Supreme Court Upholds Controversial Policy

Grind for September 18th
“A committee is a group that keeps minutes and loses hours.”

– Milton Berle

Mission Complete

The Headline

Supreme Court upholds third-country asylum rule

The Grind

The Supreme Court this week voted 7-2 to uphold a controversial immigration policy that blocks migrants arriving at the US border from claiming asylum if they traveled through another country and did not apply for protection there.

,b>In other words, all the Central American migrants heading through Mexico to the US will be forced to seek asylum in Mexico.

The policy was unveiled in July and immediately blocked by a judge in California. Legal challenges continue, but the Supreme Court’s decision allows the policy to be enforced nationwide.

Mexico strongly opposes the ruling.

The Details

The Trump Administration insists eligibility requirements are necessary to confront the crisis at the border.

So far this year, more than 800,000 people have been detained on the US-Mexico border; over half came from Guatemala, El Salvador, and Honduras.

“Until Congress can act, this interim rule will help reduce a major pull factor driving irregular migration to the United States and enable the DHS and DOJ to more quickly and efficiently process cases originating from the southern border, leading to fewer individuals transiting through Mexico on a dangerous journey,” said DHS Acting Secretary Kevin K. McAleenan.

“The US is a generous country, but is being completely overwhelming by the burdens associated with apprehending and processing hundreds of thousands of aliens along the southern border,” added Attorney General William Barr.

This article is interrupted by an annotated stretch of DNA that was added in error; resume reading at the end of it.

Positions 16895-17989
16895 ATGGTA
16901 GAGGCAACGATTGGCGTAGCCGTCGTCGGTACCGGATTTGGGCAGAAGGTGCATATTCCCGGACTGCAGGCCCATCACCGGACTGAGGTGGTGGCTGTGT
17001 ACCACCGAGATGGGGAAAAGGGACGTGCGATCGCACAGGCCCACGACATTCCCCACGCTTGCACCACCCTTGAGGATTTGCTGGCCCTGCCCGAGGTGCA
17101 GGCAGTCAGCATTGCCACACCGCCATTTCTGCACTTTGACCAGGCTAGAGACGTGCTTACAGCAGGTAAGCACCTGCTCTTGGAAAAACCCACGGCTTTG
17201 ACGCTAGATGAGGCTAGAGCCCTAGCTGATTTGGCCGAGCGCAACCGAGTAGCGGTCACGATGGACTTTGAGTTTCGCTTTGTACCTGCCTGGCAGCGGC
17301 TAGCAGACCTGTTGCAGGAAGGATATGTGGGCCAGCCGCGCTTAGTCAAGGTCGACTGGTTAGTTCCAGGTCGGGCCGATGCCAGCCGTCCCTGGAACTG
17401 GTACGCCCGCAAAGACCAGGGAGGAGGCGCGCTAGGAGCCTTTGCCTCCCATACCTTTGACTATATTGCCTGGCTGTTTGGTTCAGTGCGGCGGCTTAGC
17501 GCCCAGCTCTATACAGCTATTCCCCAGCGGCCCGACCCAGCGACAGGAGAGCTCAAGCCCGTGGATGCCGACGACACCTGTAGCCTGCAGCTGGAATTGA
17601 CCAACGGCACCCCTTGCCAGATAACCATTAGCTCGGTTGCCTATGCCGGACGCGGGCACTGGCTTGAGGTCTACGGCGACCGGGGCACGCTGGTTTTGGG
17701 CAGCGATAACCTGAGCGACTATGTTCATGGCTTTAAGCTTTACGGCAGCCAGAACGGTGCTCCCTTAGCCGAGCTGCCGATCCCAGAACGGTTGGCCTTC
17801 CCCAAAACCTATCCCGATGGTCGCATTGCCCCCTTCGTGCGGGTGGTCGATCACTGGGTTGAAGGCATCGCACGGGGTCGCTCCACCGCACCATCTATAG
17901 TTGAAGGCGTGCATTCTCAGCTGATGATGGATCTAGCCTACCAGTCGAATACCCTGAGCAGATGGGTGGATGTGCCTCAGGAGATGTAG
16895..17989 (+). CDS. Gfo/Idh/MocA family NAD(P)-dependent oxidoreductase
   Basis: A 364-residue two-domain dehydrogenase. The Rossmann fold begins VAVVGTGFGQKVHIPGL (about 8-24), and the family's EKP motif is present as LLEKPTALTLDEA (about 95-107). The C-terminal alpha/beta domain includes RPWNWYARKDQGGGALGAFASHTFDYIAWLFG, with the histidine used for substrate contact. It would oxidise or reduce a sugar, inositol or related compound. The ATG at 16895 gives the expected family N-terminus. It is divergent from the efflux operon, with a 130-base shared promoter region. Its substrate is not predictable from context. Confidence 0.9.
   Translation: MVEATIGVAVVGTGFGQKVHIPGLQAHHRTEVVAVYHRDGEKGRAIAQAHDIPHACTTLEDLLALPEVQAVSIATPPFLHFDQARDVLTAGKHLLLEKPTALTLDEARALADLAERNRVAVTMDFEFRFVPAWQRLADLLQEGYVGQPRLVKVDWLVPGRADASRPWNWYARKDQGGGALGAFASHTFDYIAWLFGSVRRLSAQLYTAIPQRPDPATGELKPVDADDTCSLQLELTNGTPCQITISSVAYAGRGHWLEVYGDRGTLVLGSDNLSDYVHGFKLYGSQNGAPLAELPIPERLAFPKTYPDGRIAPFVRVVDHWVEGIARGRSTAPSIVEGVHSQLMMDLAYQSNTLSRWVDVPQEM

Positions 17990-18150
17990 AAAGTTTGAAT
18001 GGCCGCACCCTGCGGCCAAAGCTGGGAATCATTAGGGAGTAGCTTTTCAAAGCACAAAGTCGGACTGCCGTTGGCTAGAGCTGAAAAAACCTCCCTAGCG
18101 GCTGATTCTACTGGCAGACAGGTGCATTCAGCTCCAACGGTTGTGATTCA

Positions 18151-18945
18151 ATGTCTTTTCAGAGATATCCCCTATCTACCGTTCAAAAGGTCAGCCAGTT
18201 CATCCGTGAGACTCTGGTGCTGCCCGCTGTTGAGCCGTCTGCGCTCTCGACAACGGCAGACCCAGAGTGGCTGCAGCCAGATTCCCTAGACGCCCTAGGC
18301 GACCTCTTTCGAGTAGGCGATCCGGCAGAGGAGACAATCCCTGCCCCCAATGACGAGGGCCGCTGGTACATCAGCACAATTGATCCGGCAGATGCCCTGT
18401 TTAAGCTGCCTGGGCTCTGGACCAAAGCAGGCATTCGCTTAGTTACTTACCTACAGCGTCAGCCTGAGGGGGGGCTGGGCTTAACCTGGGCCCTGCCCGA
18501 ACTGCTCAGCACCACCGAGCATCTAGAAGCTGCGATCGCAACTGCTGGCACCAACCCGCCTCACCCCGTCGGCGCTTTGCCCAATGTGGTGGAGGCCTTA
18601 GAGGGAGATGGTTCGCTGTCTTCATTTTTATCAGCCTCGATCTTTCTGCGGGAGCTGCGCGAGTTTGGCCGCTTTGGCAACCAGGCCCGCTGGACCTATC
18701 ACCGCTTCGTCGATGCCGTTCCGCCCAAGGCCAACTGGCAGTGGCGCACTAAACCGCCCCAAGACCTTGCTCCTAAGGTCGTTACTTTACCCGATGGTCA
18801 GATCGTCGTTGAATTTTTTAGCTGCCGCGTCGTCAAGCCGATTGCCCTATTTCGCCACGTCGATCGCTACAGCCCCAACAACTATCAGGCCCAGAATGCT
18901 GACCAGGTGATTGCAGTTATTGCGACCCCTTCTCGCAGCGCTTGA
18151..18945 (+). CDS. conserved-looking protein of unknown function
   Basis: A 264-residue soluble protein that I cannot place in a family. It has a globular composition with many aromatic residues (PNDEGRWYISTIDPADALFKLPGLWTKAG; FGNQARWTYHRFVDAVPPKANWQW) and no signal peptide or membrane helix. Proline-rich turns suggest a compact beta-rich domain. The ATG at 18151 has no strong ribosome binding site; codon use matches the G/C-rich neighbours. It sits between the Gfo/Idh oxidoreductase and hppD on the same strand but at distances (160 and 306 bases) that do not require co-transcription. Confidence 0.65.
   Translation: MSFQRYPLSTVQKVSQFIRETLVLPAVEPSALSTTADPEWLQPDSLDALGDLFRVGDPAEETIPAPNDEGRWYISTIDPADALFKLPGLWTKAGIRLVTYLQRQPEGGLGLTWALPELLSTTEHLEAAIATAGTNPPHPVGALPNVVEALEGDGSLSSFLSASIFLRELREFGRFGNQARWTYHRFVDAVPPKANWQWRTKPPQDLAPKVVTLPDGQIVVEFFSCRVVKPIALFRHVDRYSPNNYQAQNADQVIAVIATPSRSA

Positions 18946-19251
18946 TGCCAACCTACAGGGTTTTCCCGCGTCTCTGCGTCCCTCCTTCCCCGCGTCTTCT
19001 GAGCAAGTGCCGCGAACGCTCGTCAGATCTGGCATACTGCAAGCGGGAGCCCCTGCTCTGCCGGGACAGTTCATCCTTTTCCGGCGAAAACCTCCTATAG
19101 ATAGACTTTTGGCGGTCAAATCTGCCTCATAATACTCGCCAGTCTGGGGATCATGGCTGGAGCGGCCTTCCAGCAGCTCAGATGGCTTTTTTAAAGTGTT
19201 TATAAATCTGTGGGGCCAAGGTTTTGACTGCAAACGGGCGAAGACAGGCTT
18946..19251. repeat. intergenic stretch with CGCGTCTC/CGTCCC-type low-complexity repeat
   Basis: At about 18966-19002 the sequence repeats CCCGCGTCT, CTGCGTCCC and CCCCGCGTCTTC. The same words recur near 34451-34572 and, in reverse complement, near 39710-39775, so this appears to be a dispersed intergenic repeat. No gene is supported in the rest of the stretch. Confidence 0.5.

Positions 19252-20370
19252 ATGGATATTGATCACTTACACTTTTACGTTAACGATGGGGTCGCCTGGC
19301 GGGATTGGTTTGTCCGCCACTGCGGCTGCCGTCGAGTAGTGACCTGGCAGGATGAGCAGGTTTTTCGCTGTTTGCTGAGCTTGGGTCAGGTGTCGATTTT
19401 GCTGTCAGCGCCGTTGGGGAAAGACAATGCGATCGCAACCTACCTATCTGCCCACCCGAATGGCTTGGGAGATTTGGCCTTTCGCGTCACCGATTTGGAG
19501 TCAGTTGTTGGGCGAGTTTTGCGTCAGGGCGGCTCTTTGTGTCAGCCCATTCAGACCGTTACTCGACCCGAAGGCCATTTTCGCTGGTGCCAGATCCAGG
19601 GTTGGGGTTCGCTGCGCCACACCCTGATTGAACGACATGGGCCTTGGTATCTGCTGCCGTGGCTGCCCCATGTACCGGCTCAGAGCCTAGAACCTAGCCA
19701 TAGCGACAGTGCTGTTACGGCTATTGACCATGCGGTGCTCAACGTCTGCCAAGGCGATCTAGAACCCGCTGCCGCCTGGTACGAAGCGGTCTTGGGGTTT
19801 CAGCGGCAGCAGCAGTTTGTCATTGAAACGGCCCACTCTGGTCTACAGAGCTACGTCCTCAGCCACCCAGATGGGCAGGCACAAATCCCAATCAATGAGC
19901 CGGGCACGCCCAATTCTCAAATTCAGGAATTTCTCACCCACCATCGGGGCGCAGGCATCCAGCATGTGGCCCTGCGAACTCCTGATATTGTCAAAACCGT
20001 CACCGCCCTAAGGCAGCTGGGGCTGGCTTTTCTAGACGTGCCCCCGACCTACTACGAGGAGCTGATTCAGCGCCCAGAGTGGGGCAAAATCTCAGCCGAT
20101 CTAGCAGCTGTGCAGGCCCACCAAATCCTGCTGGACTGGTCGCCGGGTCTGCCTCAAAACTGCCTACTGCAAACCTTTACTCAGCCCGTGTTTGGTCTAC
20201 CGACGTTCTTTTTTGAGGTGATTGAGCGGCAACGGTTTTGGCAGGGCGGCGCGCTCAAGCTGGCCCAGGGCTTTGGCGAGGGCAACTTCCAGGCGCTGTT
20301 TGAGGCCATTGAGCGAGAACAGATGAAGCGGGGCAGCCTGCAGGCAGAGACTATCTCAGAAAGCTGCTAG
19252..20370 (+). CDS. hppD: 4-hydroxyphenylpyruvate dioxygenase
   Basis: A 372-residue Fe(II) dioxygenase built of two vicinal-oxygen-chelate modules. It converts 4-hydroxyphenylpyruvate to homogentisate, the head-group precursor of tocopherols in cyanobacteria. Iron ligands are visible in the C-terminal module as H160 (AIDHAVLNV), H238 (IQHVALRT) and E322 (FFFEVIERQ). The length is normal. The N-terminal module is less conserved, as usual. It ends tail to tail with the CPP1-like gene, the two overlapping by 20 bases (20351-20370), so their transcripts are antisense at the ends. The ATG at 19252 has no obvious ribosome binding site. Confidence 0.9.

Migrants are exempt from the policy if they can prove they were denied asylum by a third country or are a victim of human trafficking.

Dried Up

The Headline

EPA overturns 2015 Clean Water Rule

The Grind

The Environmental Protection Agency this week finalized its rollback of an Obama-era rule that enhanced protections for wetlands and small waterways.

The repeal will allow the Trump Administration to decide which waters deserve federal protection and which do not.

“We’re delivering on the president’s regulatory reform agenda,” said EPA Administrator Andrew Wheeler, who described the 2015 policy as an “egregious power grab.”

The Details

The Clean Water Rule was enacted to clarify water resource management and to define the scope of federal water protection – particularly over streams and wetlands that have ecological connections to important waterways and seas.

The Clean Water Rule prompted lawsuits and petitions from 31 states.

“Developers, mining companies, and farmers painted the regulation as a massive federal overreach,” reports NPR. “Environmental groups and the Obama Administration argued wider protections are needed to protect the nation’s complicated water systems from pollution.”

The EPA has completed 46 deregulatory actions since Trump took office and has another 45 actions in the works.

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